Yes, the diversity was laid on with a trowel. Jewish, Black, multi-ethnic, and gay weddings. But sometimes the politically correct thing is also the right and good thing. In fact, the only “normal” (Ha Ha) couple was the lead couple, now that I think about it. Hopefully, the religious right can take some comfort in that. As for me, I hope Hallmark doesn’t think they’ve done their duty for the time being as far as diversity is concerned and non-WASP non-straight people go back to being relegated to tokens. I choose to give them the benefit of the doubt that they will be guided by the praise and not the invective.
August 17, 2020
Plot: Boo! Actors: Yay!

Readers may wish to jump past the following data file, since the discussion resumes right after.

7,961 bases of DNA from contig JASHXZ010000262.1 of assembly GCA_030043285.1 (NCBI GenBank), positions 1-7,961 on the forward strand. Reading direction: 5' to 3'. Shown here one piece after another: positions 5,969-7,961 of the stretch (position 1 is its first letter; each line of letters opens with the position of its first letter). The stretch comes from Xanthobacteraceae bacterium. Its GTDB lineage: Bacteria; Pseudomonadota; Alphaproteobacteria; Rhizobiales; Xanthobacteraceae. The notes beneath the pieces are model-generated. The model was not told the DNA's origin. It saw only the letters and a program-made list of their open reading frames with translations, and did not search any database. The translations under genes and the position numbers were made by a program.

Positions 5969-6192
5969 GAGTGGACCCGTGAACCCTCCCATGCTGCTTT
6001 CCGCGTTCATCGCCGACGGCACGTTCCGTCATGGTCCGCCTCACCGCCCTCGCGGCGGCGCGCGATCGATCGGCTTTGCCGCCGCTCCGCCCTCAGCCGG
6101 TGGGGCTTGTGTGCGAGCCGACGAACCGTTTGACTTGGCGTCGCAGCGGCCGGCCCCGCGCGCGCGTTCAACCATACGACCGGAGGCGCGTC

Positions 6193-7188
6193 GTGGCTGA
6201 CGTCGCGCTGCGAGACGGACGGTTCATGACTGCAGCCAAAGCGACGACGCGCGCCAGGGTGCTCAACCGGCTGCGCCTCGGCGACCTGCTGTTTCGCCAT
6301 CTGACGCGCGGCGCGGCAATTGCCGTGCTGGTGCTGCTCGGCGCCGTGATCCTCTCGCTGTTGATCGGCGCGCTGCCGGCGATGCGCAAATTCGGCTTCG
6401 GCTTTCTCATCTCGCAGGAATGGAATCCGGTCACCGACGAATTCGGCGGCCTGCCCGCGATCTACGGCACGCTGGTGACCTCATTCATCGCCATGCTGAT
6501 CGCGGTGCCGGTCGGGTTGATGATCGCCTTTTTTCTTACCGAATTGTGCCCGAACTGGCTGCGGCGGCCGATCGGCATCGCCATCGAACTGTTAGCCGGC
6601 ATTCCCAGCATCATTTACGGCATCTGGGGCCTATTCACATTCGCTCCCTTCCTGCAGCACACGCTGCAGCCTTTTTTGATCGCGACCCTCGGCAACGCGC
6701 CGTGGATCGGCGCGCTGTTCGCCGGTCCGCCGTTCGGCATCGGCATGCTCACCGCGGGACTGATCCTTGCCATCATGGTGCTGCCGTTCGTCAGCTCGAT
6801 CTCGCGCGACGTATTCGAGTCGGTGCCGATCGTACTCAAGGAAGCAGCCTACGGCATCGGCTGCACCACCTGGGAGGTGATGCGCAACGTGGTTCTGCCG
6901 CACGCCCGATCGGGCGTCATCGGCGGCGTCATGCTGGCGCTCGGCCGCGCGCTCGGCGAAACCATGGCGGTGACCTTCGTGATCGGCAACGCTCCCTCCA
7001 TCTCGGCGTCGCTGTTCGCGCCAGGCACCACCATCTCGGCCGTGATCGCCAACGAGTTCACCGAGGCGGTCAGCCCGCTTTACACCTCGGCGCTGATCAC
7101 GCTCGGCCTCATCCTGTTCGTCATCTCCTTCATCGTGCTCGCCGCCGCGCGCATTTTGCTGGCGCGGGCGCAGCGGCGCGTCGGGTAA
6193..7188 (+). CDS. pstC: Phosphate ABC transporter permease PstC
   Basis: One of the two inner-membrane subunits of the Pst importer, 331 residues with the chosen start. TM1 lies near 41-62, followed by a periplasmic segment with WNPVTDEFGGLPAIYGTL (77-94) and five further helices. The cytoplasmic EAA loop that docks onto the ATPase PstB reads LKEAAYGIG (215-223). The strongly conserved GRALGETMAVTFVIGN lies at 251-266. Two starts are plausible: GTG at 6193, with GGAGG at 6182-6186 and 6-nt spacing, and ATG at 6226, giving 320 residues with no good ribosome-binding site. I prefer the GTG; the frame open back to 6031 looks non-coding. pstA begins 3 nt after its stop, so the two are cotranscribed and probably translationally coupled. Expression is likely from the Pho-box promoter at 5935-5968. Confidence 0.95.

The plot wasn’t anything much. It follows the usual formula:1) successful career-woman with useless boyfriend gets fired and goes back to small hometown to recharge. 2) Meets Old Boyfriend she has been avoiding for 10 years due to misunderstanding. 3) 2 interfering mothers, sensible father 3) A festival is saved after the 2 exes are forced to work together. 4) they fall in love again only to have another blow-up which sends heroine back to the big city with terrible boyfriend. 5) they come to their senses and reunite for a happy ending. Not to mention: 6) black actors relegated to the best friend zone. So why does this get high marks from me? The Acting and Appeal and Chemistry of Bethany Joy Lenz and Luke McFarlane. Luke has long been a favorite of mine and they both breathe life and humor into unremarkable lines that in less talented actors’ hands would result in a snooze-worthy cookie-cutter romance. The 2 love scenes were emotional and steamy, especially the slow dance near the end. Their break-up was tense and sad, and in-between, they were funny both together and apart. The end scene was cheesy in the extreme but at least it didn’t end with the smooch, and some loose ends were tied up.